Notes on Streaming: Mexican YANKEE, The Drug War From the Inside
Crossing the border for no fun and plenty of profit, but only if you can survive.
Now streaming on Netflix.
As an individual of mixed Irish and Mexican descent, I never faced outward discrimination while growing up in Southern California during the 1960s. Primarily, I imagine, that's because my family name is Irish and my skin tones are Caucasian.
By his family name and outward appearance, Malcolm Moriarty (Pablo Lyle) does not immediately draw attention as an individual of mixed descent in the new series Yankee. Perhaps that is why I immediately identified with him. And also what makes it easier for him to serve as a cog in the illegal drug industry in Tucson, Arizona.
Malcolm and his wife Phoebe (Pamela Almanza) are raising their two young children in a bilingual household, comfortably residing in the suburbs, and enjoying a lifestyle that is funded by Malcolm's secretive role in receiving drugs from Mexico that are then passed along to a American biker and his gang for distribution. One day that all comes crashing down when a violent incident causes Malcolm to go on the run.
Malcolm must illegally cross the border into Mexico to survive. Hey, you're going the wrong way, buddy!
I've watched 14 episodes of Yankee so far -- out of 25 in total, each running 35-45 minutes -- and, as a genre fan, it's been a blast, though the show makes certain assumptions that are obviously fictional (as in, pushing the edges of credulity).
Created by Diego Enrique Osorno, Veronica Velasco and Epigmenio Ibarra, the show is wildly violent, routinely slaughtering dozens of people without much deeper thought than, 'Wow, perhaps this is closer to reality than I'm willing to accept.' At one point, a law enforcement official casually tells his boss, 'Last night was terrible, but only one murder, so not so bad,' or words to that effect.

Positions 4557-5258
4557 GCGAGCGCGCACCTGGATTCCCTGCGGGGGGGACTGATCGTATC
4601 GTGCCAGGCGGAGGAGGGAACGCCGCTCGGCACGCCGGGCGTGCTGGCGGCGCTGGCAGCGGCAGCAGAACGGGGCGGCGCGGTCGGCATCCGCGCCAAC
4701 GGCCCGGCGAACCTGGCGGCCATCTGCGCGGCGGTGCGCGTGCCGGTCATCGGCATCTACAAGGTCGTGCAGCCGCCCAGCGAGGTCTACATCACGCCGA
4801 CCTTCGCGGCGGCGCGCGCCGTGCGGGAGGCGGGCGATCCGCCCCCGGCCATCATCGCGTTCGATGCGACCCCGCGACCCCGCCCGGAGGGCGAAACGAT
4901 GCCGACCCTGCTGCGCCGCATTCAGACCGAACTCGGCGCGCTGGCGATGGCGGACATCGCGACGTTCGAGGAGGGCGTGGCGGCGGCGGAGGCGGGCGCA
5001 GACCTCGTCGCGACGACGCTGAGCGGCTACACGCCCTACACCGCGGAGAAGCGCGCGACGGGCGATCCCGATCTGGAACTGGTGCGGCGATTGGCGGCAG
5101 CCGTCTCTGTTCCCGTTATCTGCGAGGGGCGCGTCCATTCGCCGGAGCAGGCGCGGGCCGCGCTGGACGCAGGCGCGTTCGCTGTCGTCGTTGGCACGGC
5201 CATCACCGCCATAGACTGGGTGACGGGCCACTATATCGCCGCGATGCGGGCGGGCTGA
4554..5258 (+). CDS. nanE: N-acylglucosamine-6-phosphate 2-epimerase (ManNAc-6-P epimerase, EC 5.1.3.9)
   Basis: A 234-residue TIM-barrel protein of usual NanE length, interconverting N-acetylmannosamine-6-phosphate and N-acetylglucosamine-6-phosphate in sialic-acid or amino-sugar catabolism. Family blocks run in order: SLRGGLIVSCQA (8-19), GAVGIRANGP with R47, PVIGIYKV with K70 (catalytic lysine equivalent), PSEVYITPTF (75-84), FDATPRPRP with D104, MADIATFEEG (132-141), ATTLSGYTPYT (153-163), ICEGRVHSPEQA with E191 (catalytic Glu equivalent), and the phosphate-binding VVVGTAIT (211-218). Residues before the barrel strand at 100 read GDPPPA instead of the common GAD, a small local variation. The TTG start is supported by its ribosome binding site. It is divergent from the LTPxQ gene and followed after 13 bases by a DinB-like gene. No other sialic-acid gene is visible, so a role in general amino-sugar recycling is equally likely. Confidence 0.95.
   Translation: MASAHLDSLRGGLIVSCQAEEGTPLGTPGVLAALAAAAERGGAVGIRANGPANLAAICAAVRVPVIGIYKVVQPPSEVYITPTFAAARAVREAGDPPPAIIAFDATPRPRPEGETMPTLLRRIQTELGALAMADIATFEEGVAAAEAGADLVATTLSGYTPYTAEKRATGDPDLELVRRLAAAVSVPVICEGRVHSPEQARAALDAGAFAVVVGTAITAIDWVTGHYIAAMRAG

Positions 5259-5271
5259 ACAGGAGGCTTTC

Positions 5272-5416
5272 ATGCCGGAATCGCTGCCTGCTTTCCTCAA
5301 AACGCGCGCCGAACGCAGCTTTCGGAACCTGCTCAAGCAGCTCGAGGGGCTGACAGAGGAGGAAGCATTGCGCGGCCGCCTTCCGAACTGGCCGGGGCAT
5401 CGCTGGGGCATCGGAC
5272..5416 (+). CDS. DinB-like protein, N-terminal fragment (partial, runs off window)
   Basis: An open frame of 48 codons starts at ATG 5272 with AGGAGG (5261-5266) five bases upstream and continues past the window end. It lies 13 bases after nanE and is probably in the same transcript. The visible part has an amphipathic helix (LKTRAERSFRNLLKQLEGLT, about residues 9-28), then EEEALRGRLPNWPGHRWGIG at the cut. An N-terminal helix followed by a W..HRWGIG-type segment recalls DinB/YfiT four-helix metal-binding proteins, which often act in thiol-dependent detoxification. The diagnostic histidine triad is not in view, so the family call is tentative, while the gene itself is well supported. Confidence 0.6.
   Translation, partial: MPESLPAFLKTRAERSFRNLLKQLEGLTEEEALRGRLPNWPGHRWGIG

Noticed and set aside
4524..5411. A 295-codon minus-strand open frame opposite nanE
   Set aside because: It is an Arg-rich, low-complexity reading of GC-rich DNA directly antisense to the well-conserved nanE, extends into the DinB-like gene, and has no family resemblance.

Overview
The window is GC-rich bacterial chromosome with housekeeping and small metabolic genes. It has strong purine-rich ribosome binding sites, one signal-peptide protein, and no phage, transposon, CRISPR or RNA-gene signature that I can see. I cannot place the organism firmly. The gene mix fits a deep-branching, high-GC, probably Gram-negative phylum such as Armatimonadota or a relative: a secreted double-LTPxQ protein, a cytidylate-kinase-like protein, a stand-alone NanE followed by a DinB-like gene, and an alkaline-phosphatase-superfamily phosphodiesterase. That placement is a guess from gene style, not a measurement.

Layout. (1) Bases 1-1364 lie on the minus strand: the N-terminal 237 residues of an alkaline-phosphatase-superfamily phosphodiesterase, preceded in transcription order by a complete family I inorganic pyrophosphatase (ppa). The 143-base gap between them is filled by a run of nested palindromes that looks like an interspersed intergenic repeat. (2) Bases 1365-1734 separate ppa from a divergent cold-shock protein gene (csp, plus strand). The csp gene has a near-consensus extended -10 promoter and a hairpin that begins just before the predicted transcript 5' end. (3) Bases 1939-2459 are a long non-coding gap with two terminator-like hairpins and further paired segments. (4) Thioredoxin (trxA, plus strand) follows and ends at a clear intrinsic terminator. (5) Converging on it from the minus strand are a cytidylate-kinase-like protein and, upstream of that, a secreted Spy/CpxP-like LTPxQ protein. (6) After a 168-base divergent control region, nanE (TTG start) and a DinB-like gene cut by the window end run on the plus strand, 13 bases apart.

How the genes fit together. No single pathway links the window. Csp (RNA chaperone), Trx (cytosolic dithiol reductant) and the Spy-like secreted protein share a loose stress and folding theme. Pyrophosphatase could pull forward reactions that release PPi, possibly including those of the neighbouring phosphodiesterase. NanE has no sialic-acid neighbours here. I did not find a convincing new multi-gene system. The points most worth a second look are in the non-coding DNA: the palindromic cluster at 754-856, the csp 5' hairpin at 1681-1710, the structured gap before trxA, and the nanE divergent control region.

Upon crossing the border into Mexico, Malcolm begins a slow ascent to a point where he can be reunited with his family. In the meanwhile, Malcolm's criminal instincts kick in, as he befriends a wide range of people in the criminal underworld in order to achieve his goals. Trust is non-existent and is only given lip service among supposed compatriots, as everyone is out for themselves; survival is definitely not guaranteed.
The series mostly follows Malcolm in Mexico and Phoebe in Arizona, but also tracks the stories of Wolf (Ana Layevska), an ICE agent whose activities are not officially sanctioned by the American government; Cara Sucia (Sebastian Ferrat), a ferocious and unpredictable local crime boss; Yvonne (Gabriela Zamora, I believe), who runs a bar/brothel for Cara Sucia and becomes helpful to Malcolm; and Del Toro (Julio Casado), who wields his authority as District Attorney (or Prosecutor) with wild abandon and corruption.
No big philosophical debates rage on the show; it's all about survival and making money, featuring juicy performances that milk all the emotion out of every scene in which they're featured. Delicious, really.
Summing up: Many, many characters come and go, often by way of murder. The show reveals a slick, melodramatic, yet quicksilver aesthetic and is compulsively watchable, as much as anything to see how the leading characters will survive each episode.